Human Normal Peripheral Blood Eosinophils
Eosinophils normally make up approximately 1–3% of white blood cells in the peripheral blood, and are about 12–17 micrometers in size. Eosinophils are a component of the innate immune system and they have been largely associated with defense against parasites and allergic reactions in the body. Eosinophils are granulocytes with granules containing major basic protein and eosinophil cationic protein. The release of these proteins by degranulation is a major mechanism for Eosinophils' effector function. Furthermore, eosinophils have been shown to exert regulatory functions by their large reserve of granule products, cytokines and growth factors, as well as to function as antigen presenting cell to T cells. In disease, Eosinophils are deemed a key orchestrator of asthma pathagenesis. Evidence has suggested that eosinophils take an active role in epithelial damage and basal membrane hyper-proliferation.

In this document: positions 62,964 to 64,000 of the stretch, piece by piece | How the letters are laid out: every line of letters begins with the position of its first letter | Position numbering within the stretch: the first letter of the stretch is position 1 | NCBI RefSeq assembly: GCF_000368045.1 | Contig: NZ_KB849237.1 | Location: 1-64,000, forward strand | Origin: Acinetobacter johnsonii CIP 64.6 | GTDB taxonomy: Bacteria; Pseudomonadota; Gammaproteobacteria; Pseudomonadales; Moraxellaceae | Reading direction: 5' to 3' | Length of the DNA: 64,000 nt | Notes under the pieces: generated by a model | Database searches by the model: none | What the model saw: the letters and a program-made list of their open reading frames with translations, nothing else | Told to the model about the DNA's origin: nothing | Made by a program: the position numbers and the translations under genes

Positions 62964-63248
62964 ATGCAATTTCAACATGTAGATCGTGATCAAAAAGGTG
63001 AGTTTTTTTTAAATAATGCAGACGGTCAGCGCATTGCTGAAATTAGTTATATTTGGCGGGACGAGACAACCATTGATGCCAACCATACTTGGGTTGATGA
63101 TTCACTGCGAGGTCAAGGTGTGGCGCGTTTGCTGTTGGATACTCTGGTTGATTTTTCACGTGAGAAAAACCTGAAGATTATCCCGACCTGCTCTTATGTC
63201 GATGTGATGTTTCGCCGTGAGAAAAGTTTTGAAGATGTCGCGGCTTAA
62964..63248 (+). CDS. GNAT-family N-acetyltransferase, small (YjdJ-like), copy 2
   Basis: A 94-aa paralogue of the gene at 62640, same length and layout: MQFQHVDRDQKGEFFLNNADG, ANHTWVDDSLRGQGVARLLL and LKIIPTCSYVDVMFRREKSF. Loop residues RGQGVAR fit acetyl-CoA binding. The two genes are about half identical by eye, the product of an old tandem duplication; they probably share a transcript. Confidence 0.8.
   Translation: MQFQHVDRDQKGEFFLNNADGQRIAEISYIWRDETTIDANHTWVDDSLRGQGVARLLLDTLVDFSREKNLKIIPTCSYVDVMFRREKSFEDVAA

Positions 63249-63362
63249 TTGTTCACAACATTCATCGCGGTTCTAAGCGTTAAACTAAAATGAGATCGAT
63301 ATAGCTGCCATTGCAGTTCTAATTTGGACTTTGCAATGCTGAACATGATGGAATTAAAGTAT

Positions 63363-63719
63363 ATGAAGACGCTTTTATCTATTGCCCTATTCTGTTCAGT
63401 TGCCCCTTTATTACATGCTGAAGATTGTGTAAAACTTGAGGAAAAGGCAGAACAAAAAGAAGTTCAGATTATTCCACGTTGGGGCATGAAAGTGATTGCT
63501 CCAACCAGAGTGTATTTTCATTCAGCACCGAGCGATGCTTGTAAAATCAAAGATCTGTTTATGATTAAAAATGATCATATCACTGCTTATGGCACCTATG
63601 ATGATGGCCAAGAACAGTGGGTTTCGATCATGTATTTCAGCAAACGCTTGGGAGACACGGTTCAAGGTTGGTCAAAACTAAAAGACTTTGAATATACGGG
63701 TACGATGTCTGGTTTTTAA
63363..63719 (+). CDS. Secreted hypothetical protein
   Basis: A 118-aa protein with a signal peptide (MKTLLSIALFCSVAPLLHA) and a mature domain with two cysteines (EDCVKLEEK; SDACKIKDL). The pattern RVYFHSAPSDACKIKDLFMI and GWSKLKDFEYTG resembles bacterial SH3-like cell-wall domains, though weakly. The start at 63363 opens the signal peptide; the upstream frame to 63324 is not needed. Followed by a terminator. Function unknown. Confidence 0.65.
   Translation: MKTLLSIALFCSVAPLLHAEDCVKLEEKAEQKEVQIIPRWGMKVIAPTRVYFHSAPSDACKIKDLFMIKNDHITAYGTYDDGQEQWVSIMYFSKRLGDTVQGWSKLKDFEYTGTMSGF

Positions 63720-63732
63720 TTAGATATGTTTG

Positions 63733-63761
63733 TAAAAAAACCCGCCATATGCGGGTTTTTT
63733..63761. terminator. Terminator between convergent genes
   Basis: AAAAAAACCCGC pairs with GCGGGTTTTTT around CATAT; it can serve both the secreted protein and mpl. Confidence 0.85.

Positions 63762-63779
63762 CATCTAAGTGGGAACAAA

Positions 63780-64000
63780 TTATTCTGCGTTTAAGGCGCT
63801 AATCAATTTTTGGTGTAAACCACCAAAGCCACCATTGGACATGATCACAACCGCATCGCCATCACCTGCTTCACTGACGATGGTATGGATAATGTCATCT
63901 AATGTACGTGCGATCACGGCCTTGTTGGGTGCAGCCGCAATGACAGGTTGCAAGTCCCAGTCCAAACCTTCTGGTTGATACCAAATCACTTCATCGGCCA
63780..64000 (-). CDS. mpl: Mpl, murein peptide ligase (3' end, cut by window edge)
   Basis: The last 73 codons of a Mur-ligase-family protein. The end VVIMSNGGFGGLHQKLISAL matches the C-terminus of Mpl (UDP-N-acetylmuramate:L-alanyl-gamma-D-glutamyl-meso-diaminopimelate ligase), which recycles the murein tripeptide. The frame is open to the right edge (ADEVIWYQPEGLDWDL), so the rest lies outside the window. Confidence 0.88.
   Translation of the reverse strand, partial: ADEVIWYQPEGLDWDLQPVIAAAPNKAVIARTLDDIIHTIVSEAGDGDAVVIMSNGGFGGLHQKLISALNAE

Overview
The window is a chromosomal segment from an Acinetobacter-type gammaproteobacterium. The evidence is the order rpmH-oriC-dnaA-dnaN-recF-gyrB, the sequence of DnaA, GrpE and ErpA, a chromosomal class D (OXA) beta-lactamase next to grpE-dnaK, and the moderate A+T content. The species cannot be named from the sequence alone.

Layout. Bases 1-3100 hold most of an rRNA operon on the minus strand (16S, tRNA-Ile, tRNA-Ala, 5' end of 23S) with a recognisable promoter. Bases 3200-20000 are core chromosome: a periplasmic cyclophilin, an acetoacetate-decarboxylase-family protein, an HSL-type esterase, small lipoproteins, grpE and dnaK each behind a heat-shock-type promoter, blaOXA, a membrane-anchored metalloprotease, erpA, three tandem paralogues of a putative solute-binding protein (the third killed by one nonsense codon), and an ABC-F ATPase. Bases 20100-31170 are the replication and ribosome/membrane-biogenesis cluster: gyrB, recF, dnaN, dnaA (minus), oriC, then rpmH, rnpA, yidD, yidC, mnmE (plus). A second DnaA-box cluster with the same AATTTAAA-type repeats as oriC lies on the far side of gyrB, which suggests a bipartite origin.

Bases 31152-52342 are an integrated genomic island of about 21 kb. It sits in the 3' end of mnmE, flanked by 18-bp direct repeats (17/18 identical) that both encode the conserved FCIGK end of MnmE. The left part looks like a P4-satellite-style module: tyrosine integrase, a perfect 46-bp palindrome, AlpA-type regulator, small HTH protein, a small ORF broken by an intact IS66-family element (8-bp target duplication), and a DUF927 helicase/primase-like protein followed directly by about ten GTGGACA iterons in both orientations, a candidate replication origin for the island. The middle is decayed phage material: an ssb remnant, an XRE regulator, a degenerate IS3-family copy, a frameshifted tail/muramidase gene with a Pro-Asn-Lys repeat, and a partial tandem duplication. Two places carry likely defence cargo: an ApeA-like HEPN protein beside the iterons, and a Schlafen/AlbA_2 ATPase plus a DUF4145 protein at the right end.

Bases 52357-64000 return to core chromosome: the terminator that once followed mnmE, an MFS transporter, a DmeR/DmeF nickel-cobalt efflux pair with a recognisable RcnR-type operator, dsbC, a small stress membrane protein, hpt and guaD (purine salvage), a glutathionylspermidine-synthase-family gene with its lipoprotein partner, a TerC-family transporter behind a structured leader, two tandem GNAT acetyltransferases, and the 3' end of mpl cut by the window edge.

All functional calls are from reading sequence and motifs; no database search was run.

Our Human Normal Peripheral Blood Eosinophils are isolated from peripheral blood granulocytes by indirect immunomagnetic selection. All peripheral blood is collected in acid-citrate-dextrose formula A (ACDA) by leukapheresis from fully consented IRB approved donors that are tested negative for HIV, HBV, and HCV.